Published 1 day ago by Ryan B. Richards
5.0 out of 5 stars Great read.
Considered one of this era's greatest thinkers. Intriguing ideas. I hope he is correct in his projections.
Published 3 days ago by Gentle Giant
5.0 out of 5 stars Absolute brilliance
Absolutely brilliant. This man is a genius, no doubt about it in my mind. Perhaps why Google had the foresight to hire him as one of their Directors of Engineering. Read more
Published 7 days ago by A Reader
1.0 out of 5 stars Less than 1 star
It is now June 2014 when I am writing this and we have been through the Great Recession which the author said couldn't happen. Read more
Published 20 days ago by Sandra Clark
5.0 out of 5 stars Kurzweil's hypotheses sound crazy . . .until you read his arguments...
Kurzweil's hypotheses sound crazy . . .until you read his arguments and then you are like "yeah . . .makes sense. Read more
Published 21 days ago by AMB
5.0 out of 5 stars Becoming dated but full of great ideas
Like so many forward looking texts, Ray Kurzweil's book has suffered a little from the intervening time since writing. Read more
Published 26 days ago by Bob Powell
4.0 out of 5 stars inspiring
A great book about where technology is heading based on achievements accomplished as far. A philosophical approach about humanity and what may happen when computers are smarter... Read more
Published 1 month ago by iason
3.0 out of 5 stars Insightful, but wildly over-optimistic
Ray Kurzweil paints a vivid picture of a future transformed by technology, used to serve the appetite of ever expanding intelligence in the form of a merger between biological... Read more
Published 1 month ago by T. Bischel
5.0 out of 5 stars Heavy stuff - gets you thinking.
A bit dated - 2006 publish date. I used his website to get some updates. Quite technical. I think Kurzweil is very well known in the field.
Published 2 months ago by Dave Blanchard
5.0 out of 5 stars It's not Sci-Fi, it's Sci-Future!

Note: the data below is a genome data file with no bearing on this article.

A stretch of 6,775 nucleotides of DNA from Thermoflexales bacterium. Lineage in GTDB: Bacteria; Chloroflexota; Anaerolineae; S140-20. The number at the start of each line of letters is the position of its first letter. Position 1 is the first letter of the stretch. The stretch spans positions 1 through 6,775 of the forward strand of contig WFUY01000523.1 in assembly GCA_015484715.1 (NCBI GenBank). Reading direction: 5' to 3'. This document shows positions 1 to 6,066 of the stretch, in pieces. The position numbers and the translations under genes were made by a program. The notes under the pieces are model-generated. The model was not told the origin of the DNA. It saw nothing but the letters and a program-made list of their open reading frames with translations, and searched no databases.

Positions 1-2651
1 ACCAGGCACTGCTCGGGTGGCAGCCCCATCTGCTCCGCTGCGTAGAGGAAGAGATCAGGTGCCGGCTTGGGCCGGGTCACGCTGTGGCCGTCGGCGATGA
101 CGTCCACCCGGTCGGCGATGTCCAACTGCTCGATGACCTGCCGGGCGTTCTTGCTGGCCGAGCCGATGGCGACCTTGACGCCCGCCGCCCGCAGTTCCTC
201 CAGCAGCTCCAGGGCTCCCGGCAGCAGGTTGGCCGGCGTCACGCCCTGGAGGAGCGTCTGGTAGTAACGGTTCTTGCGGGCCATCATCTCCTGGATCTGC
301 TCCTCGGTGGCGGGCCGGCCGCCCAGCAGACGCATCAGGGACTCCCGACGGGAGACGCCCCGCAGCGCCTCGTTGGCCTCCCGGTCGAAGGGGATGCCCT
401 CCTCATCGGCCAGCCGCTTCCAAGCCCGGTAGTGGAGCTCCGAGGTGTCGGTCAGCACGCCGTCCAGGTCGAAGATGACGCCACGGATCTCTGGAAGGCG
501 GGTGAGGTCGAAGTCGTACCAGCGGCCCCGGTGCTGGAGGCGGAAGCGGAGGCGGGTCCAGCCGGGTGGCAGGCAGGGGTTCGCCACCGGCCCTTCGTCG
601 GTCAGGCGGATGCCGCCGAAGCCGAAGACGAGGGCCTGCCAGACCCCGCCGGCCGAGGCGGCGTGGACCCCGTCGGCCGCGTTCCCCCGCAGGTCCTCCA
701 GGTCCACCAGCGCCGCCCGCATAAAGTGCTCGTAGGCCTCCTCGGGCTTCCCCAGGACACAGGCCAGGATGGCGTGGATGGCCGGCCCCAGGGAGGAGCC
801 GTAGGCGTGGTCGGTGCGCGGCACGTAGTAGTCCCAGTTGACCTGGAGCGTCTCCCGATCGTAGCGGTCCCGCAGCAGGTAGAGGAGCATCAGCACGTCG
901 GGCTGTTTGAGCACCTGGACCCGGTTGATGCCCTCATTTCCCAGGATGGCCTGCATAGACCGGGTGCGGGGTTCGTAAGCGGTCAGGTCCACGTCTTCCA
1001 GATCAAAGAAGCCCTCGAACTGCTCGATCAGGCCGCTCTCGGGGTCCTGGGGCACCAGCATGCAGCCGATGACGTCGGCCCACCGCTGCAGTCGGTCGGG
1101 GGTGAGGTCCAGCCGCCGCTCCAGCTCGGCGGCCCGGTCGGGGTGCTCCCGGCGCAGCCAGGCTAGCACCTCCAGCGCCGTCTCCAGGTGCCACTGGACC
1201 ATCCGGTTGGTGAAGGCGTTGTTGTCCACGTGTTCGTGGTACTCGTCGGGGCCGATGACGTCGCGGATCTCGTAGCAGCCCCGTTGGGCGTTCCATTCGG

For someone who doesn't hold a degree, such as myself, I found this book very digestible. It's thick with technical terms, especially in mathematical models, yet its written in a... Read more
Published 2 months ago by Paul Dal Porto
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More About the Author

Ray Kurzweil is a prize-winning author and scientist. He was named Inventor of the Year by MIT in 1988 and was awarded the Dickson Prize, Carnegie Mellon's top science prize, in 1994. He is the recipient of nine honorary doctorates and honors from two American presidents. He lives outside Boston, Massachusetts.



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Why?
Dear Joy:

You bring up three possible arguments against the desirability of the Singularity scenario.

1. "Virtual reality is NOT reality"

Here, I think that we have to be careful. Our experience of what we call "reality" is deeply mediated through our brains. We never... Read More
Feb 12, 2006 by Trystero |  See all 8 posts
This book is a complete joke.
I agree that Kurzweil is a business man, but as I watch how deeply we are mapping out all the various networks in cells, and how are beginning to simulate cells in silico, and slices on of brain in silico as well, and how we are beginning to exploit DNA and billion year old molecular motors and... Read More
Dec 2, 2005 by Alex Alaniz |  See all 11 posts
The New Kind of Religion descirbed in the book
This could very well happen. Einstein wrote, "The religion of the future will be a cosmic religion. It should transcend a personal God and avoid dogmas and theology. Covering both the natural and the spiritual, it should be based on a religious sense arising from the experience of all... Read More
Mar 26, 2010 by Irfan S. |  See all 3 posts
What happens after the singularity?
What happens after the singularity?
I too have been looking for a plausible prediction of our post-singularity future. Over the years I've only found two highly believable descriptions of this singularity afterlife:
1) The novel "Forever Pleasure: A Utopian Novel" describes a... Read More
Aug 26, 2011 by Jarek |  See all 3 posts
The Economics of the Singularity / Accelerating Technology
And every Luddite through history has argued that and has been wrong.... so very, very wrong. Human beings adjust birth rates and the flow of labor into fields based on the way labor pays and what jobs are available. Kurzwiel gets -alot- wrong in the sections he talks about economics, but to... Read More
Mar 27, 2012 by E. Hayden |  See all 2 posts
If you liked The Singularity is near..try Memories with Maya - The... Be the first to reply